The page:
The Mārahau Pledge – a commitment to the environment
Posted on Thursday 13 October 2022
A group of Te Tauihu-based tourism operators are making a groundbreaking commitment to regenerative tourism. Every tourism operator based out of Mārahau, from water taxis and kayaking to canyoning and walking guides, have come together under a new initiative called the Mārahau Pledge, launched today.
The Abel Tasman National Park is New Zealand’s smallest and most popular national park. Many people's journeys into the Park start from Mārahau, a small coastal settlement.
Developed in partnership with the Nelson Regional Development Agency (NRDA), the Mārahau Pledge is an active commitment from the local tourism operators to care for the environment. For visitors leaving from Mārahau it means they will have a zero carbon experience regardless of which Mārahau operator they choose. A portion of every ticketed experience will go to projects focused on improved biodiversity and conservation outcomes for Mārahau Village and the surrounding area. Additionally all the businesses signed up to the pledge will share knowledge that will improve the sustainability of tourism operations.
“Our region is famous for its beautiful environment, and people from all around Aotearoa and the world come here to find a connection with nature. As people who live, work and play here, we have a collective responsibility to care for and respect the environment,” says Johny O’Donnell, spokesperson for the project. “Every visitor is valuable to our local economy, and we need to ensure that we get the balance right. We need to work together on ways to adapt to and mitigate climate change. The businesses taking the Mārahau Pledge are showing the way. It’s transformational.”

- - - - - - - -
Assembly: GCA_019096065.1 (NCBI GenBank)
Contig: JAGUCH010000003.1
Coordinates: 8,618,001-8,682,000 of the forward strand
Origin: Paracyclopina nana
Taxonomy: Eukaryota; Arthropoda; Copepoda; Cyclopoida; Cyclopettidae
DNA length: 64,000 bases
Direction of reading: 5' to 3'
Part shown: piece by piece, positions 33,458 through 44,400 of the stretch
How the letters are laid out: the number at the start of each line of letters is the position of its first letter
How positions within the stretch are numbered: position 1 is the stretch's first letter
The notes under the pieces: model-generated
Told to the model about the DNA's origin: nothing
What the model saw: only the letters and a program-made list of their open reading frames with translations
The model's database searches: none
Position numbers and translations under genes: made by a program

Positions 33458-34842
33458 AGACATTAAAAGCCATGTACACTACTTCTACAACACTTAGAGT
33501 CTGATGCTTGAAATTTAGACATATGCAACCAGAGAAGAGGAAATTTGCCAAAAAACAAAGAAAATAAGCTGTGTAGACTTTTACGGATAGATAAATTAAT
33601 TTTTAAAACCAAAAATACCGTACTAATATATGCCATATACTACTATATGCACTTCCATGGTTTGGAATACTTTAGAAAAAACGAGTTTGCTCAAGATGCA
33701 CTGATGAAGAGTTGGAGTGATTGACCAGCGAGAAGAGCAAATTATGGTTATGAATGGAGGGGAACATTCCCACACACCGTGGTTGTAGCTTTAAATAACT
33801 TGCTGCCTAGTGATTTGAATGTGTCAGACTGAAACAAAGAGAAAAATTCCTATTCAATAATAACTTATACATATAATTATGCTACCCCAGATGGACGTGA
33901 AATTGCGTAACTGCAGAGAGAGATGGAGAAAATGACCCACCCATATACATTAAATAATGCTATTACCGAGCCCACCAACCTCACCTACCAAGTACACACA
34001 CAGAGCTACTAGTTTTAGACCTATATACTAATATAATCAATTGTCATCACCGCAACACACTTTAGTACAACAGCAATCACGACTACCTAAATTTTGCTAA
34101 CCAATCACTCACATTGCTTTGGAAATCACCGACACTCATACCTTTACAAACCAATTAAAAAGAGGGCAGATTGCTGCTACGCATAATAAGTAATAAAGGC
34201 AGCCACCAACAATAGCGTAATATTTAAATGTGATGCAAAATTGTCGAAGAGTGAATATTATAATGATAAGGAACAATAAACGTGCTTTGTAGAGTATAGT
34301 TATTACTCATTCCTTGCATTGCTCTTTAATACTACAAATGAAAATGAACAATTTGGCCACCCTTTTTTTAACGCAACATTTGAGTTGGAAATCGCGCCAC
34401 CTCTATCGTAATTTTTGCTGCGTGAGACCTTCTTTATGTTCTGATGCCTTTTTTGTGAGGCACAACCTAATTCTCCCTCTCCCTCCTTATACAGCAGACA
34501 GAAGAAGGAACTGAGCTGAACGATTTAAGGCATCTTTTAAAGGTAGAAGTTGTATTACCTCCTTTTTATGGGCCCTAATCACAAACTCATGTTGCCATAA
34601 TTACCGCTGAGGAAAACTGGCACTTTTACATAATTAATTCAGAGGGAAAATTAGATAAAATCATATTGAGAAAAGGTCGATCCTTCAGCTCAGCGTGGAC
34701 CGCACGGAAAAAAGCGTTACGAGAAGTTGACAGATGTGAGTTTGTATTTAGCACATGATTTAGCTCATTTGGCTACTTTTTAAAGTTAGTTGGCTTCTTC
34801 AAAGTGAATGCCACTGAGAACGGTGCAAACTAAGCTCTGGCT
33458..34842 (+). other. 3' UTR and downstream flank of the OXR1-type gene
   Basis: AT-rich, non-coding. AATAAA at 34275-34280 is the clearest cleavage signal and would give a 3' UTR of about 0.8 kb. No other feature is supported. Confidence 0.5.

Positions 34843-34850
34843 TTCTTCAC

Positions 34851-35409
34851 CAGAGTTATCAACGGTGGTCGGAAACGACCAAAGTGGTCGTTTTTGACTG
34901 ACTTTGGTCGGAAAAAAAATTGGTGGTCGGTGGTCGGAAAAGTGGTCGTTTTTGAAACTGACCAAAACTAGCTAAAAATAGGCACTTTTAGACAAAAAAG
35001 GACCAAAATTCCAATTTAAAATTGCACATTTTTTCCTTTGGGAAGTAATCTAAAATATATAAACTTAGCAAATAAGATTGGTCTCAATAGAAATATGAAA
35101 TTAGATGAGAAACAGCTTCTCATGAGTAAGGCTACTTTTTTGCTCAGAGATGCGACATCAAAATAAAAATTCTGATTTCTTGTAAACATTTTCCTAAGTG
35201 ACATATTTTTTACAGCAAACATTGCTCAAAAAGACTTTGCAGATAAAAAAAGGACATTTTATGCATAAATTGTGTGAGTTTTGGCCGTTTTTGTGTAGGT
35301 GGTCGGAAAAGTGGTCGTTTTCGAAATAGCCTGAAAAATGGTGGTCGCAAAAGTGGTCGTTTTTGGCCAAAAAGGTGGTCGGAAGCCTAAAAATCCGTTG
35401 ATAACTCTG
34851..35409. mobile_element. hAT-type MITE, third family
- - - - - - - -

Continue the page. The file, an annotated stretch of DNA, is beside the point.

Fiona Wilson, NDRA Chief Executive says that sustainability is an important consideration for many visitors. “People are really keen to travel again but there has been a fundamental shift in awareness about the impacts of tourism on local communities and the environment. Post-Covid it's definitely not back to business as usual for the visitor sector, we all know that there have to be changes,” Wilson says.
“A key focus for our Destination Management Plan is to encourage visitors to care more and do more for our region while they are here. We know there is a growing demand for light footprint travel and last year launched New Zealand’s first Zero Carbon Itinerary to demonstrate how easy it is for visitors to travel more consciously in Nelson Tasman. The Mārahau Pledge is another way to give visitors confidence that their experience isn’t going to have a net negative impact on the environment. The tourism operators based in Mārahau, along with a number of other businesses in Nelson Tasman, are leading the way in this sector to demonstrate their commitment, not only to the Park, but to the surrounding area. They love and care about Mārahau, and they want to do more than protect it, they want to enhance it.”
“Mārahau really is a village. There are a small number of us who live here, but thousands of people visit, particularly on their way to experience the Abel Tasman,” says Renee Thomas, (Ngāti Rārua) kaitiaki of Wakatū Incorporation’s whenua at Mārahau. “The Mārahau Pledge is a recognition that large numbers of visitors do have an impact on the environment, and that the visitor sector is taking responsibility to make a practical contribution to the long-term wellbeing of te taiao in Mārahau.”
To find out more visit: www.marahaupledge.nz